How Ken Loach’s take­down of the UK ben­e­fits sys­tem turned out to be the most con­tro­ver­sial film of 2016

Empire (Australasia) - - Contents - WORDS TERRI WHITE

He may be get­ting on, but he’s not in­ter­ested in just get­ting on.

THOSE WHO THOUGHT di­rec­tor Ken Loach may, at the age of 80, have lost the fire or abil­ity to make a sear­ing so­cial polemic were firmly si­lenced by last year’s I, Daniel Blake. Not only did it win the Palme d’or in Cannes and two Bri­tish In­de­pen­dent Film Awards, it racked up the big­gest box of­fice open­ing of Loach’s ca­reer, sparked fu­ri­ous rows in the Bri­tish Par­lia­ment and at­tracted the de­ri­sion of cer­tain news­pa­per colum­nists. Few films, and cer­tainly no Bri­tish film, last year caused rucks and re­crim­i­na­tions like I, Daniel Blake.

It was pre­cisely the deaf­en­ing si­lence and lack of con­tro­versy around the wel­fare sys­tem that caused Ken Loach to wa­ver from his pre­vi­ous re­solve, made af­ter a dif­fi­cult pro­duc­tion on pre­vi­ous film Jimmy’s Hall, to not make an­other fea­ture. The provo­ca­tion had come in the form of daily mes­sages Loach and long-time screen­writer and col­lab­o­ra­tor Paul Laverty would send to each other, some­times about foot­ball, some­times about sto­ries they’d heard.

“We found we were send­ing each other sto­ries of peo­ple who were be­ing hu­mil­i­ated and treated badly and go­ing hun­gry,” Loach re­mem­bers. “The rise of food banks and the ab­surd sanc­tions where peo­ple [who were claim­ing Job­seeker’s Al­lowance] were hav­ing their money stopped”.

Keen to learn more from those af­fected, they trav­elled to sev­eral dif­fer­ent towns and cities in the UK in­clud­ing Stoke, Nuneaton, Not­ting­ham, Glas­gow and Lon­don as well as parts of the North West. Wher­ever they went, Loach and Laverty say they heard the same sto­ries. Sto­ries of the 1.1 mil­lion peo­ple cur­rently de­pen­dent on food banks in the UK; sto­ries they felt no-one was talk­ing about. In fact, the only sto­ries peo­ple were talk­ing about, says Loach, were those told in shows such as Un­der­cover Ben­e­fits Cheat, the nar­ra­tive “re­fracted through vile pro­pa­ganda” shown on tele­vi­sion and cre­ated in the pages of news­pa­pers who would find peo­ple to ridicule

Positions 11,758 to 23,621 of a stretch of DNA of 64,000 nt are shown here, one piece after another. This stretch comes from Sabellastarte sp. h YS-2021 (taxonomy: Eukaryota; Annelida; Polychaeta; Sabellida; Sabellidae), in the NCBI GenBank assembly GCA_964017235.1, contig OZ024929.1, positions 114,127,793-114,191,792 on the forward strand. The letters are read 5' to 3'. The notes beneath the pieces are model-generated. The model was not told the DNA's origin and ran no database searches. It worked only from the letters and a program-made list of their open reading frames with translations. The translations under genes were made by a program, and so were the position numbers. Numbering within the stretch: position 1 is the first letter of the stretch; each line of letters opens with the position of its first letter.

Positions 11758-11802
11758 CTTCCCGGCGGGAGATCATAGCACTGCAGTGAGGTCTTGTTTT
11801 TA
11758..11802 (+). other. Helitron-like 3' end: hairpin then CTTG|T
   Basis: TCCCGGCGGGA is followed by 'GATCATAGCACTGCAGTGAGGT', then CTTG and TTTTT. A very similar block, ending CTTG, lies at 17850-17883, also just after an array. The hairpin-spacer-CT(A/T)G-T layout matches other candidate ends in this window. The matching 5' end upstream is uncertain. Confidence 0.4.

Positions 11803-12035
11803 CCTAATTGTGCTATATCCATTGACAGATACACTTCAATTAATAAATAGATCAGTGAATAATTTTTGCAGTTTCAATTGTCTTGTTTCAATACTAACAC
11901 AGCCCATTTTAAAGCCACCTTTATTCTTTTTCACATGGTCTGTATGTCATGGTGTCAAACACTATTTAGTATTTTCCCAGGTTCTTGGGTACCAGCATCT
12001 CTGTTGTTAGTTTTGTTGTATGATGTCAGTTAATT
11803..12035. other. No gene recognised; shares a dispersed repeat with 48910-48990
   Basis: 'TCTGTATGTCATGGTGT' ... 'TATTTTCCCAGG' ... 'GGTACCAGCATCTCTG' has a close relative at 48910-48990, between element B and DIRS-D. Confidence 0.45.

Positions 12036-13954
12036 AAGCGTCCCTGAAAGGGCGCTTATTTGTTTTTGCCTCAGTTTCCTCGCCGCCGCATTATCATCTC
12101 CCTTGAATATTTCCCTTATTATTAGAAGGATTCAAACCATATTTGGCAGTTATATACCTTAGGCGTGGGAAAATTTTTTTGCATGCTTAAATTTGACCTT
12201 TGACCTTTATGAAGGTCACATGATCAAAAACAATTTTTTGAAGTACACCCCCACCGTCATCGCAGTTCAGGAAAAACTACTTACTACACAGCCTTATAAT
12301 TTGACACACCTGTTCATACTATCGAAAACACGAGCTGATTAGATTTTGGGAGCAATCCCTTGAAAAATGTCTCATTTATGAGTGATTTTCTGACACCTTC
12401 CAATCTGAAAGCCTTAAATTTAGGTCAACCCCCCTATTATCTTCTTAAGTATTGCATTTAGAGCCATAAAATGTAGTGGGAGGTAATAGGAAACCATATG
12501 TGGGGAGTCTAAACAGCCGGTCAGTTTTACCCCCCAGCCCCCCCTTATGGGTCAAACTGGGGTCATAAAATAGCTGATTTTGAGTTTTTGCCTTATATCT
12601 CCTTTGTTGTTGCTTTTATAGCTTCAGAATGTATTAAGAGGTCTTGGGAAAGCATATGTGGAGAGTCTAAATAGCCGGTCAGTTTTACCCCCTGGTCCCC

and de­mean. “It then makes peo­ple who do claim [ben­e­fits] less than hu­man,” he sighs. “You can treat them with cru­elty and it doesn’t mat­ter.”

What be­came im­por­tant then was to not craft a story or char­ac­ters from ex­tremes, from the brit­tle bones of the most hor­rific sto­ries they’d heard, but to show the nor­mal­ity of the sit­u­a­tion. They cre­ated Daniel and Katie — the for­mer a joiner in his late fifties, who can’t work af­ter a heart at­tack but fails a De­part­ment for Work and Pen­sions el­i­gi­bil­ity test for sick­ness ben­e­fit, and the lat­ter a sin­gle mother, new to the North East, who is sanc­tioned (her ben­e­fits stopped) for a mi­nor in­frac­tion on her very first visit to the Job­cen­tre.

Katie was played by play­wright and new­comer Hay­ley Squires, who re­searched the sub­ject as ex­haus­tively as Laverty and Loach. Squires’ mum, a stu­dent sup­port man­ager, put her in touch with so­cial work­ers in the North East; she worked with Shel­ter and staff at hous­ing as­so­ci­a­tions; she met with women liv­ing in home­less hos­tels with their chil­dren.

“[We] wanted to show this is hap­pen­ing to or­di­nary peo­ple,” says Dave Johns, the stand-up comic turned first-time film ac­tor who played Daniel Blake and him­self claimed the dole in the ’70s. “Dan could be your grand­fa­ther, your un­cle, your dad. Katie could be your sis­ter, daugh­ter. That’s what has re­ally got peo­ple. It’s pulling those in the po­si­tion of need­ing so­cial se­cu­rity out of the nar­ra­tive that’s been cre­ated — that they’re all ma­lin­ger­ers and scroungers. It got peo­ple an­gry.”

IT UNDOUBTEDLY IM­PACTED au­di­ences, in­clud­ing those who saw their own re­al­ity re­flected on screen af­ter dis­trib­u­tor eone held af­ford­able com­mu­nity show­ings. Many de­scribed be­ing moved to tears by one mo­ment in par­tic­u­lar (also one of the most mem­o­rable scenes in any film last year), when Katie, driven by sheer hunger, rips a tin of beans open in a food bank and eats the con­tents with her bare hands. Even­tu­ally she’s forced to do the un­think­able for money.

“See­ing Katie hu­mil­i­ated like that, I think it just touched peo­ple,” says Loach. “We found so many peo­ple in that sit­u­a­tion and we had spo­ken to a num­ber of women who’d taken the ap­palling, hor­ren­dous de­ci­sion that the only way they could raise money was to sell them­selves.”